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Becoming an Adjuster
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Came across something the other day that maybe has some relevance in this thread.
"10 habits of Highly Effective Adjusters", it is on the web version of Claims Mag (August 2001), but I'll summarize the points.

(1) Reading - An effective adjuster can actually read and comprehend a policy. That is, they know the coverage, they what the policy says. Also, an effective adjuster must be able to read and comprehend the technical correspondence related to the claims they handle. For property adjusters that would include engineers and fire investigators reports. A liability adjuster to be effective must be able to read and comprehend court documents and medical reports. To be effective, you must be able to understand and convey to others the technical details of a claim.

(2) Writing - "Check-off" and short forms reports as well as email have eroded this skill. The effective adjuster has the ability to prepare professional correspondence.

(3) Keeping a diary - a suspense diary is just about the most basic tool one can use in handling claims. When our peers review an open file that shows no activity for two months, one of three things is happening; (a) the adjuster is not using a diary, (b) the adjuster is not keeping notes, (c) the adjuster is doing nothing. What's the alternative to a diary? You must wait for something to happen and react to it. An effective adjuster does not do that.

(4) Keeping activity notes - One of your greatest challenges will be the first day you sit for a discovery / deposition, or find yourself in the witness stand of a court room; and try and remember with clarity what you did on a file four years ago. Adjusters notes are the only way to tell what is happening on a file. Activity notes provide the history of how a claim was handled and effective adjusters always make an entry each time they "touch" a file.

(5) Keeping others informed - Communication is key to an effective adjuster. Consider being a DAPIST - detailed as possible, in simpliest terms. Communicating regularly with all concerned parties is critical to success.

(6) Learning - A great deal of adjuster training is task oriented. That sort of training taught you how to fill out forms, how to measure a building, how to estimate damage, how to photograph and how to take a statement. If all you learn are "tasks", then you will only be capable of doing tasks. An effective adjuster never stops learning. An effective adjuster will learn about human relations and how the claim adjustment process fits into the insurance "big picture".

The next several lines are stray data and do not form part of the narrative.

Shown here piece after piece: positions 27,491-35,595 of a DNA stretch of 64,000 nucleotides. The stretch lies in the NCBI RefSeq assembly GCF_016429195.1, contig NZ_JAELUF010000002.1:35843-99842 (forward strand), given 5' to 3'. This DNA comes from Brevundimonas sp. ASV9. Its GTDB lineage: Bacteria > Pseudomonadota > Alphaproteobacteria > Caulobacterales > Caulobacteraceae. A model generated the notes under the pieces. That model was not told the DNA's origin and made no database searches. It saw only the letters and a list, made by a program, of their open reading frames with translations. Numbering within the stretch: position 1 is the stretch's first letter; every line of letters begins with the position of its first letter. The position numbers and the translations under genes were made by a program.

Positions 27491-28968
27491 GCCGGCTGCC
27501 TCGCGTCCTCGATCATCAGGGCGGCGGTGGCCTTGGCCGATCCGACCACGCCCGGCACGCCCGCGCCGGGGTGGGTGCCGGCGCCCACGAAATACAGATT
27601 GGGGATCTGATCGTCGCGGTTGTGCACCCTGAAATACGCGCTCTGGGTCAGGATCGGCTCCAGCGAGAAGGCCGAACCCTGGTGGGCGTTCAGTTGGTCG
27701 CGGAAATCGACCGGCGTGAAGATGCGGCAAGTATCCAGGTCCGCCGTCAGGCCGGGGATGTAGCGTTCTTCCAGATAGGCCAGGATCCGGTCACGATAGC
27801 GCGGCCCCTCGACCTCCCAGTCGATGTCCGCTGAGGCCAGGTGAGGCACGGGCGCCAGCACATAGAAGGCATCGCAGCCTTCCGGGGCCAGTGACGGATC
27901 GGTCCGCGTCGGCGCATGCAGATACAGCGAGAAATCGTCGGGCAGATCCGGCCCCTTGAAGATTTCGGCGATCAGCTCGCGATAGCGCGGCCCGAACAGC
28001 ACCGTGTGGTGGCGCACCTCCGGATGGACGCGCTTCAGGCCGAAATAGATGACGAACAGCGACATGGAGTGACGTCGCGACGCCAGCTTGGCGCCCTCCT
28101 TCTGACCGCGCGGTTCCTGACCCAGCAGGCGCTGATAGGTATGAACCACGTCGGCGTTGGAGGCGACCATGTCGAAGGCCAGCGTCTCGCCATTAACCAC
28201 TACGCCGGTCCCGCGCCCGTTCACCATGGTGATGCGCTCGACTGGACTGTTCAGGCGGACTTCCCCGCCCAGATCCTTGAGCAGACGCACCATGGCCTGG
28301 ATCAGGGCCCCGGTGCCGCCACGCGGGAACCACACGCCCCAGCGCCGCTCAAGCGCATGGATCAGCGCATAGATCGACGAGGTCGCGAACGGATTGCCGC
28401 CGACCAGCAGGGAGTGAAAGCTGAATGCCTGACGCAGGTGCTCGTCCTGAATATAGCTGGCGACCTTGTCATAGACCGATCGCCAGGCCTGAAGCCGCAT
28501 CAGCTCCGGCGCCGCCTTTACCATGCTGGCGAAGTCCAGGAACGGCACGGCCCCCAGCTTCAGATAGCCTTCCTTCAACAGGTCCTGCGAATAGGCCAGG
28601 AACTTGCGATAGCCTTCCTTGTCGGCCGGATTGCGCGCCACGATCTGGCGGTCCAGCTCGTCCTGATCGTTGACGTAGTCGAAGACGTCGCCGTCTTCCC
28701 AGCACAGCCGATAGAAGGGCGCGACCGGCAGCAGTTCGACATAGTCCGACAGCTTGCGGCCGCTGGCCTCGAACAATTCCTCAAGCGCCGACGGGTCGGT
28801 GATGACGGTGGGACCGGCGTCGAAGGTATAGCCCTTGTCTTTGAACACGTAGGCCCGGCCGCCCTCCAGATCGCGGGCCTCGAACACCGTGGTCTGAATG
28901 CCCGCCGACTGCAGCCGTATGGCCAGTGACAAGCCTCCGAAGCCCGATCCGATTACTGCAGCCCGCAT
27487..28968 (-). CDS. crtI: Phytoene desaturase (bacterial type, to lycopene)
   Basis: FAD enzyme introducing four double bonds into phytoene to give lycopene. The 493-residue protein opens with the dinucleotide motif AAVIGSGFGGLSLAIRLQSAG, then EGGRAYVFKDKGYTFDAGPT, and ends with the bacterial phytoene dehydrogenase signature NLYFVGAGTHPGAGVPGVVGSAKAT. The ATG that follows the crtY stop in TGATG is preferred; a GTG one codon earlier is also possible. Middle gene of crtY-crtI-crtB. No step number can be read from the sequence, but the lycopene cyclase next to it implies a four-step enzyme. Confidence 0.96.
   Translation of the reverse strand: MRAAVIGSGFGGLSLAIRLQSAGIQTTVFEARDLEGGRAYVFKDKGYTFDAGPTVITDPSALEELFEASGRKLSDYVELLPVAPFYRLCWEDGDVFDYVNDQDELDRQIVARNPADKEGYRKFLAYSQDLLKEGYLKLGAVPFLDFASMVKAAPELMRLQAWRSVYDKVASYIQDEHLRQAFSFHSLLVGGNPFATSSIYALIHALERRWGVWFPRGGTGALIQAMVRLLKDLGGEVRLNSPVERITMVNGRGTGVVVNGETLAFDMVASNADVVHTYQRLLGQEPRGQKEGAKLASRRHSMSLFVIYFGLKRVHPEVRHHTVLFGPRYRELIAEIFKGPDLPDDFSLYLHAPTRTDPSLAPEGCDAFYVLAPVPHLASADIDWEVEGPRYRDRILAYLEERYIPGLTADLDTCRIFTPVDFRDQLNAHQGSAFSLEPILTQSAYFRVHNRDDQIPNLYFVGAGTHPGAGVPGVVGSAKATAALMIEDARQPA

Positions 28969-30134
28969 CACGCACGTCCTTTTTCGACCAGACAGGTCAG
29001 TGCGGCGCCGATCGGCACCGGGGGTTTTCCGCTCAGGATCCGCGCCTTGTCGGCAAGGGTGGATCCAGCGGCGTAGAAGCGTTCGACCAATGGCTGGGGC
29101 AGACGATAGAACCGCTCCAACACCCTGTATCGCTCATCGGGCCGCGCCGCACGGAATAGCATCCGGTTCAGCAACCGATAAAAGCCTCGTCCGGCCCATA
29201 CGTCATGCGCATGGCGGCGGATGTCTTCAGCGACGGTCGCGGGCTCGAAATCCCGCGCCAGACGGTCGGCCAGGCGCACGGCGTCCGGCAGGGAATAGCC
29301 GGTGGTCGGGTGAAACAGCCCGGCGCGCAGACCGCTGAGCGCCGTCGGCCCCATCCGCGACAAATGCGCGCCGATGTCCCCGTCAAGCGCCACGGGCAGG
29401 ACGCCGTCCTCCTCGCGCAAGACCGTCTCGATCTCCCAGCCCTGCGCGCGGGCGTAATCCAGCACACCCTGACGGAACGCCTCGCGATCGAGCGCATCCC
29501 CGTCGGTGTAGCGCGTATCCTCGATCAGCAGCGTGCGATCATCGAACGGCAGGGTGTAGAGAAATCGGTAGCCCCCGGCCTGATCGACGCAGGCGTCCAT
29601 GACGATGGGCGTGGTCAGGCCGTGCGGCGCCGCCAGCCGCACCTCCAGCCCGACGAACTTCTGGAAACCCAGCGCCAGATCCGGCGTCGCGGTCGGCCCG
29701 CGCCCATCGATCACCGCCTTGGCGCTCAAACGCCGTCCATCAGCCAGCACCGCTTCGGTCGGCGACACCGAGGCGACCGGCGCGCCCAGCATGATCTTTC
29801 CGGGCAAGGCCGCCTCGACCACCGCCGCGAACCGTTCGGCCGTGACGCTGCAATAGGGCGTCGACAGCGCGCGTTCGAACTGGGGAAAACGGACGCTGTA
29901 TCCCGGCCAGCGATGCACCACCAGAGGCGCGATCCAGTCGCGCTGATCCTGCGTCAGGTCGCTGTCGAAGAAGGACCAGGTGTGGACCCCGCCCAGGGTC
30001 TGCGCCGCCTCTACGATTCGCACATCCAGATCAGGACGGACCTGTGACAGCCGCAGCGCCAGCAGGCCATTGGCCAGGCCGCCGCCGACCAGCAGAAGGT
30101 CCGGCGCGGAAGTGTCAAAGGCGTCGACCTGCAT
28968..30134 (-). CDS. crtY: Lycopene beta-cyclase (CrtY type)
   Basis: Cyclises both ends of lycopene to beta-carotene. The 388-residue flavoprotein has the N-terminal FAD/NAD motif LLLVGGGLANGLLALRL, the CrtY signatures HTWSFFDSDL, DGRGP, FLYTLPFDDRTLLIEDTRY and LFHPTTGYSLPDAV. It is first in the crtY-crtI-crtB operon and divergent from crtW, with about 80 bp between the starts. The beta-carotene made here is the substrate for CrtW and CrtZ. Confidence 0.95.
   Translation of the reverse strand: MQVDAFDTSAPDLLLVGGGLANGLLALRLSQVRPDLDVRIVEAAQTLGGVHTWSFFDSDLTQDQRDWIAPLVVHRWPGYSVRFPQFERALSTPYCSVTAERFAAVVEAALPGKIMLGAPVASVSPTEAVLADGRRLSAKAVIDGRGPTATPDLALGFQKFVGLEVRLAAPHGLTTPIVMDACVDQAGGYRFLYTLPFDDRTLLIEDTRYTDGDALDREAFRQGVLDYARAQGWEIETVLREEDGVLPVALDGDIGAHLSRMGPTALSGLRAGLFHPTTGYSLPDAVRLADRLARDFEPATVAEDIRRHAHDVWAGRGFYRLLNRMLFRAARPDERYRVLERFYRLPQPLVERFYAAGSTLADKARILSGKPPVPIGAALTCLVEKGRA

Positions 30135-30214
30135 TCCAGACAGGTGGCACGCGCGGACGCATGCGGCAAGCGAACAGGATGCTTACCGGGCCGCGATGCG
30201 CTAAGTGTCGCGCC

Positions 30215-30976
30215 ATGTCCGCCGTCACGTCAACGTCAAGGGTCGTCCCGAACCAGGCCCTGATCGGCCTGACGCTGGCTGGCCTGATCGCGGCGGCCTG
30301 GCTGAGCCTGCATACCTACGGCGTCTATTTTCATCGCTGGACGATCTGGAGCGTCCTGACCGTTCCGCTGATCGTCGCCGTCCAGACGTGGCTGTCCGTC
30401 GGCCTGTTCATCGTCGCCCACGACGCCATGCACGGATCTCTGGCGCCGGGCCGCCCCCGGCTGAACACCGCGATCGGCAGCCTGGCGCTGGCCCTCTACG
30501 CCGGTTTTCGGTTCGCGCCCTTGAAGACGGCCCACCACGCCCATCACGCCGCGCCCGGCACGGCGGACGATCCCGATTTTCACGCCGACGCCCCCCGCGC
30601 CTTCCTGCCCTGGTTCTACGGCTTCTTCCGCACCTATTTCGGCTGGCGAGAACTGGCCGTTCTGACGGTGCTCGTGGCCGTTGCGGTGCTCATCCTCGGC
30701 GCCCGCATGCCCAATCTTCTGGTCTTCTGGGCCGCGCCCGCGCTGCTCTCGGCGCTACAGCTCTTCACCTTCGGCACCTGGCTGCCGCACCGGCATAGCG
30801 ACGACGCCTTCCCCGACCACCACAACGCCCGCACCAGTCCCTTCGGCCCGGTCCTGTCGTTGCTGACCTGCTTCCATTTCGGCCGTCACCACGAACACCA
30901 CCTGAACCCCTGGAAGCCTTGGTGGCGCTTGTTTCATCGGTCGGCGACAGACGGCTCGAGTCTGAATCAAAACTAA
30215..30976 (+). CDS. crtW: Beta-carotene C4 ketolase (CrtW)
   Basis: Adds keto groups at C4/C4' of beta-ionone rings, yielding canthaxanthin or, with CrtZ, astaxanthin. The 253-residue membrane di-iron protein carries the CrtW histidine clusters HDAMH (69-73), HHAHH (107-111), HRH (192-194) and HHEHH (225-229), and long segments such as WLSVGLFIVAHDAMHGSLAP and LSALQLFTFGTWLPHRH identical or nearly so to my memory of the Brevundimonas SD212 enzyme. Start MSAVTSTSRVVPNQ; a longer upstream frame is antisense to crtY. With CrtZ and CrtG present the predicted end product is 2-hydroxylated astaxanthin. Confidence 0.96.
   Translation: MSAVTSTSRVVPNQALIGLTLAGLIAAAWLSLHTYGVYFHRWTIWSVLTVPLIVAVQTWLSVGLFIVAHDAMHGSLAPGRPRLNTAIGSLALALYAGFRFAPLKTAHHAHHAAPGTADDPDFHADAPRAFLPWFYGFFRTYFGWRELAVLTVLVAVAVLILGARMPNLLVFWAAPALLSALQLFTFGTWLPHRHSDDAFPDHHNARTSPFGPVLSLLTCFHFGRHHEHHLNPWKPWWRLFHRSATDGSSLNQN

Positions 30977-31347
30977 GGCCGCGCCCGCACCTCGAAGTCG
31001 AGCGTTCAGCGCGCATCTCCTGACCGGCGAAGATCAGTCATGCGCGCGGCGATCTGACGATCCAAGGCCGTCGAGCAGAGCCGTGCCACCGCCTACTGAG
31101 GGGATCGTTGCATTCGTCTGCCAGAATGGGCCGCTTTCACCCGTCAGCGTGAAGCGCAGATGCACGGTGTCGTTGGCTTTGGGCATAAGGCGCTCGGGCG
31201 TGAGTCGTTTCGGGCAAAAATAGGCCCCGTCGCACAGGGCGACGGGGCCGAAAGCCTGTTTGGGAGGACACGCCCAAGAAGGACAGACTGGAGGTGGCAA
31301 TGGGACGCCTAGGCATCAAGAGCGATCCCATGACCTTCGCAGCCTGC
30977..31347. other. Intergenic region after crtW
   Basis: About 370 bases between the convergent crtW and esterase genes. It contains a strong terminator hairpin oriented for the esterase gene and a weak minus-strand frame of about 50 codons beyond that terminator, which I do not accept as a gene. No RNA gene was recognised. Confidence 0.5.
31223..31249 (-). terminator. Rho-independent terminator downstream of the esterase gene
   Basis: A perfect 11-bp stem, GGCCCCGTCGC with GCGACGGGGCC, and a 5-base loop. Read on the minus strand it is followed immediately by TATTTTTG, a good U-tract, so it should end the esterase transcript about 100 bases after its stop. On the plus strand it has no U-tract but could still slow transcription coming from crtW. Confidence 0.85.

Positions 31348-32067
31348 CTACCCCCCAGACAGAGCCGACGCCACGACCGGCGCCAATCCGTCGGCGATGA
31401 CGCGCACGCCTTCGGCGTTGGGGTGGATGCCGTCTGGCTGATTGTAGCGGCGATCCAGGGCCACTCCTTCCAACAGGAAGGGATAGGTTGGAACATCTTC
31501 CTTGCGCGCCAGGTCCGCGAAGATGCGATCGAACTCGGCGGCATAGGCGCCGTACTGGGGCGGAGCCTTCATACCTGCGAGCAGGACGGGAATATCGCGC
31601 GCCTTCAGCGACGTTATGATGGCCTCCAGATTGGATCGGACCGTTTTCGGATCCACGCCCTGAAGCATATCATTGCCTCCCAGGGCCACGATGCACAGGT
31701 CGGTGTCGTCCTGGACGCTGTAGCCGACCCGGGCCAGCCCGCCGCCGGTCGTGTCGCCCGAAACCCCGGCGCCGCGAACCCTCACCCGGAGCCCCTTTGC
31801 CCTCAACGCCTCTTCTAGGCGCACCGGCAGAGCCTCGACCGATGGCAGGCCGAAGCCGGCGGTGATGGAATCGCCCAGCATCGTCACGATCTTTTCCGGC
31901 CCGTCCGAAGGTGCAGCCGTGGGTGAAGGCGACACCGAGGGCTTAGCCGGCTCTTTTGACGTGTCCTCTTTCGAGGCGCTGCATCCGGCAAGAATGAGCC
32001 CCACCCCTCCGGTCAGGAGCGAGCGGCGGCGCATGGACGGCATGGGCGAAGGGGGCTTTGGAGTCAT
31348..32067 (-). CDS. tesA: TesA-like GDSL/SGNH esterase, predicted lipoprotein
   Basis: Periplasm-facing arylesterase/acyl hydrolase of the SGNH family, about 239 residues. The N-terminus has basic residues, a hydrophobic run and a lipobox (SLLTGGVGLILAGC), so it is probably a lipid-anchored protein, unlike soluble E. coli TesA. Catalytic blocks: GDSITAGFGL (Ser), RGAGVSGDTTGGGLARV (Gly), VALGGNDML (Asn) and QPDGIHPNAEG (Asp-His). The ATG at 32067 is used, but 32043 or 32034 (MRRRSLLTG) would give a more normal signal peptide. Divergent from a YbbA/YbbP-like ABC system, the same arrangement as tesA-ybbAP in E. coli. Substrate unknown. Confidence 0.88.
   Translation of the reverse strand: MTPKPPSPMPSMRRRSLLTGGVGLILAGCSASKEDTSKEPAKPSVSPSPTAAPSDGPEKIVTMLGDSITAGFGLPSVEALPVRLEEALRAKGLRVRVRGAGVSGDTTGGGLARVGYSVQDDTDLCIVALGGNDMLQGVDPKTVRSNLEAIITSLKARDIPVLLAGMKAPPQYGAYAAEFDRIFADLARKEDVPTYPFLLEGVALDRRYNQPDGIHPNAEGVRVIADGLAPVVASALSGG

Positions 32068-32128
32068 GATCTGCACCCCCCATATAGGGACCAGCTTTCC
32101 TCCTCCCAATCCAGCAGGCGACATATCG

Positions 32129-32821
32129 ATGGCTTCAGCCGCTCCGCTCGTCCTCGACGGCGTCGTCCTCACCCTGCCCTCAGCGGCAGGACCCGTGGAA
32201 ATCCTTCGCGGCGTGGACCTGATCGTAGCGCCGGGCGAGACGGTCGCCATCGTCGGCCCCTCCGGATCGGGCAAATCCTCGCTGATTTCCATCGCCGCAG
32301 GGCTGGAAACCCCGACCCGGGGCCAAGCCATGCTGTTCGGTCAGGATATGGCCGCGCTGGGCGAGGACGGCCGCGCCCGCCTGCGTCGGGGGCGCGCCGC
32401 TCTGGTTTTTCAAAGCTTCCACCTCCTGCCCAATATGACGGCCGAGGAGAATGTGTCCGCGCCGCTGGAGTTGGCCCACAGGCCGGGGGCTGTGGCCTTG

(7) Don't beat a dead horse - or "dog files" by another name; those files that just seem to linger on and don't get closed. There comes a time in every claim where an effective adjuster must be an "adjuster", and use the skills of an adjuster to negotiate and bring the file to a resolution. The effective adjuster knows when to fight a battle, and when to concede.

(8) Don't burn your bridges - An effective adjuster is reasonable and fair in dealing with others, not stubborn and unyeilding. An effective adjuster knows that being reasonable and fair will make the job easier, but they also know that that behavior will allow them to build a network of contacts for future use.

(9) Massage a/o manipulate - Adjusting is far from an exacting science. An effective adjuster knows that part of adjusting involves smoothing his way through troubled waters towards resolution of the file. An adjuster is on the front line and has latitude to work with what he sees - use your skills, adjust where necessary, be fair and reasonable, apply the statutes and policy, pay or deny the claim.

(10) Ethics: To thine own self be true - The effective adjuster is above all else, professional and ethical. The common thread among all Codes of Ethics is honesty and fairness.

Things we want to AVOID are found in the following terrible article I found; "Chapter 8, Techniques not found in Claims Manuals"



Source: Forum Archive Post by Clayton Carr
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Added: 4/17/2010 Last Update: 4/17/2010
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